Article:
We decided to take an evening walk. It was still at least 90 degrees outside, but shades of pink had started to tie-dye across the desert sky and there was at least a breeze.
Paul and my dad walked way ahead of us, while my mom and I walked with the kids.
"Just let them walk ahead," I said, "we won't get lost." I shouldn't, since we were staying at the same time-share in Palm Springs that we'd been coming to when I was still breast feeding Eli under a towel by the pool. People look at me like I'm crazy when I tell them we go to Palm Springs in August, when the temperature could easily topple over 110 degrees. But it's off season and cheaper, and hey, you just make it work.
The place is built around a gulf course, with rolling grassy hills and lakes where ducks shimmy around in.
On the walk back to our rooms the kids started to whine. The breeze had stopped and suddenly it was hotter than hell.
"Carry me!" Savvy whined.
"How come she only gets to be carried?" Eli. He'd plopped down on a curb and said he was walking no further. His legs were sweating, he said.
My mom leaned over and whispered something in their ears. Suddenly the three of them took off running. By the time the rest of us reached the pool area, they had already stripped down to their bathing suits and dripped over to us by the gate: "Ha!Ha! We got in the pool and now we don't have to go to bed at bedtime!" Eli nanni-nanni-nannied, jumping back into the pool.
My mom looked at me with her signature innocent shrug and bewildered eyes. "I don't know...they just got in..."
It was 8:30 and the pool was aglow with white lights under the stars. Occasionally a breeze would blow and tiny white lights twinkled in the swaying palm trees.
It was dive-in movie night, a staff person announced. A pool full of people cheered as this theater-size blow up movie screen was erected right at the edge of the pool. Just like that we were watching, "The Tooth Fairy" from the water!
Paul had gone off to the adult pool, where it was quiet and the pina coladas flowed. He asked if I wanted to join him. "The kids are with your parents," he said.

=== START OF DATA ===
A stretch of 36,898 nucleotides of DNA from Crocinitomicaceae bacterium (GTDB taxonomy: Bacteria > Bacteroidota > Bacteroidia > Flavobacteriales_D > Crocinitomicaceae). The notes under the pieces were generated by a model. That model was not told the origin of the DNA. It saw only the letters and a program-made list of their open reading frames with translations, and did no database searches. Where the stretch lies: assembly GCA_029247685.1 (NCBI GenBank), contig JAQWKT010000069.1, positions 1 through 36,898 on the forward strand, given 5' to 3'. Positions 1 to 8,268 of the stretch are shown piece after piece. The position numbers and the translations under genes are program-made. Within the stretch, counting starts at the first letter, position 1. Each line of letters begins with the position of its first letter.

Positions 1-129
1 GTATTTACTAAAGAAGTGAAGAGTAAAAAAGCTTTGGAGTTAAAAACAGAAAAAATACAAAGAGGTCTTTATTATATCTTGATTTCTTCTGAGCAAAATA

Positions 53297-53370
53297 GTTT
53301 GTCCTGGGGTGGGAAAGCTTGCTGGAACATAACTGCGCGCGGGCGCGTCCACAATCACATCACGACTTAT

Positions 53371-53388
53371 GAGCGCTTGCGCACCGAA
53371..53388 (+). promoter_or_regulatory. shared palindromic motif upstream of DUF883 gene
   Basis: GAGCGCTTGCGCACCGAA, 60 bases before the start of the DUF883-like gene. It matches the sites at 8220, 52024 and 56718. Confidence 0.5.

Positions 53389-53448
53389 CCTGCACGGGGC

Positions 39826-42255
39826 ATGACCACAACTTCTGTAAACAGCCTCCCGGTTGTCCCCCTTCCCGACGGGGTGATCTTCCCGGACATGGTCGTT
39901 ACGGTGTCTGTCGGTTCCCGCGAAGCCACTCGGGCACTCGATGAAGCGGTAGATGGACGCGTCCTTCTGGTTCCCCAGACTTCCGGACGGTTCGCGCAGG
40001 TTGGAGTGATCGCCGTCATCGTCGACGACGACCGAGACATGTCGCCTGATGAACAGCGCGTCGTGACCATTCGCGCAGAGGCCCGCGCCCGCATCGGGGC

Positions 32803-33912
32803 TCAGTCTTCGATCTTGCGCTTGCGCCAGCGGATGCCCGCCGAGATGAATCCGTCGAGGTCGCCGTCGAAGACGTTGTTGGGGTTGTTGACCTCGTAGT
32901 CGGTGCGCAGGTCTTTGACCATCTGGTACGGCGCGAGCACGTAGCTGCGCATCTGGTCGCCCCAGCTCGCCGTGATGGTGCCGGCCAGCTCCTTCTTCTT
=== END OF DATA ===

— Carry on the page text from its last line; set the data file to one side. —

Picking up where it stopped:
I looked over at the kids and my parents. My dad and Eli were out in the middle of the pool where Eli (who had quickly gotten bored with the movie) was trying over and over to achieve a perfect flip in the water, the skin on his tummy stretched taut over his ribcage with every try. "Watch, grandpa! Watch what I can do!"
My mom and I sat at the edge of the pool, where Savvy was performing one of her "princess dances" for us on the top step. My mom had gotten the giggles when Savvy tried to twirl and fell backwards into the water.
"Stop laughing, grandma...or I won't dance. any. more," she said, missing another step as she tried to stomp...and toppling into the water again.
I love to see my mom laugh like that. Totally uninhibited throaty laughter that leads to snorts. The kind of laughter that gives my dad his cue: "Stop, Stella, you're gonna pee."
I thought of all the family vacations we'd taken when we were little. I remember thinking that it was worth all the stress of getting there, because soon I'd get to see my mom laugh like that and watch my dad make her laugh even harder. Seemed like so many lifetimes had gone by. Why did everything have to get so hard? There had been so many scars since...licked wounds, broken hearts. It's a testament to what a family could survive, forgive, I guess. Because there we were...a family vacation just like when I was little, only with my husband and two kids. Ha! It was surreal. I squeezed my eyes tight. It was one of those moments you just can't plan and all you can do is try and brand it in your brain, engrave it in your heart.
"Nah, I think I'll stay here," I told Paul. I had pictures to take.